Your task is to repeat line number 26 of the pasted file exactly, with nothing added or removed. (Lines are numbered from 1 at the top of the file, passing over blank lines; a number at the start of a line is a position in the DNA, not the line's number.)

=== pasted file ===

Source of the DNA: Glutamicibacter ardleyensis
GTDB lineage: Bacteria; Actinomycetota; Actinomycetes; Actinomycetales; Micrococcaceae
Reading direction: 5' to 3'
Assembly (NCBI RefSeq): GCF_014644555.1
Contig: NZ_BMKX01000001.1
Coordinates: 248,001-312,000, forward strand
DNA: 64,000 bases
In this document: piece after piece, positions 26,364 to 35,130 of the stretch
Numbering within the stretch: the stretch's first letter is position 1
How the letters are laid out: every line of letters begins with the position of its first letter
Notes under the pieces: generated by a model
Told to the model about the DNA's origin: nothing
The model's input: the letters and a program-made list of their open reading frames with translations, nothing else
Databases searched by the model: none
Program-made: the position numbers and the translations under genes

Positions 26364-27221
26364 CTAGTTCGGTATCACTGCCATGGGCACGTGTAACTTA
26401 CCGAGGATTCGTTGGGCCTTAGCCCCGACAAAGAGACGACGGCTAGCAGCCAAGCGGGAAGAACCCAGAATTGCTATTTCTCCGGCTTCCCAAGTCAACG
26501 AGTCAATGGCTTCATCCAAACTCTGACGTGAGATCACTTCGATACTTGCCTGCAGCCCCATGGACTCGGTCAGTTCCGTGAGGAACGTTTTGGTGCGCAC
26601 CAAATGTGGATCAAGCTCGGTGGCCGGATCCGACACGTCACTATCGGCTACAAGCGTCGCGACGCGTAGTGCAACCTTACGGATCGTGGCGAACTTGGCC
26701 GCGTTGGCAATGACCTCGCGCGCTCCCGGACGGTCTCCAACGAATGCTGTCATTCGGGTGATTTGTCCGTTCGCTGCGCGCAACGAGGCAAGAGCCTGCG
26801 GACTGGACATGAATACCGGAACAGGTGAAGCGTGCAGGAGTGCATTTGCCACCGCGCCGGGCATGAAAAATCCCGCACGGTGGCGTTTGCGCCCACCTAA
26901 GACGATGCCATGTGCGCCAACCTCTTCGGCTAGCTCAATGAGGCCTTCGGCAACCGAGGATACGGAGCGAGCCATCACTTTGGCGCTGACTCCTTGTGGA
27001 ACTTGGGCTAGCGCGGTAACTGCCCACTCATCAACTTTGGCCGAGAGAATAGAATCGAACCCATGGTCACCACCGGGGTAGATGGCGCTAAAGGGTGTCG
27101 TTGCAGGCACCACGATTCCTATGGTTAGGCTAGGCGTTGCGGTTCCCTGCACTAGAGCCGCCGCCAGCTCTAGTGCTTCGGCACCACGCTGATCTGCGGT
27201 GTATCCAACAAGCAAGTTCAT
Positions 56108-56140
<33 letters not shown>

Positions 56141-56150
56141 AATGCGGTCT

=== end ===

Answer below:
27201 GTATCCAACAAGCAAGTTCAT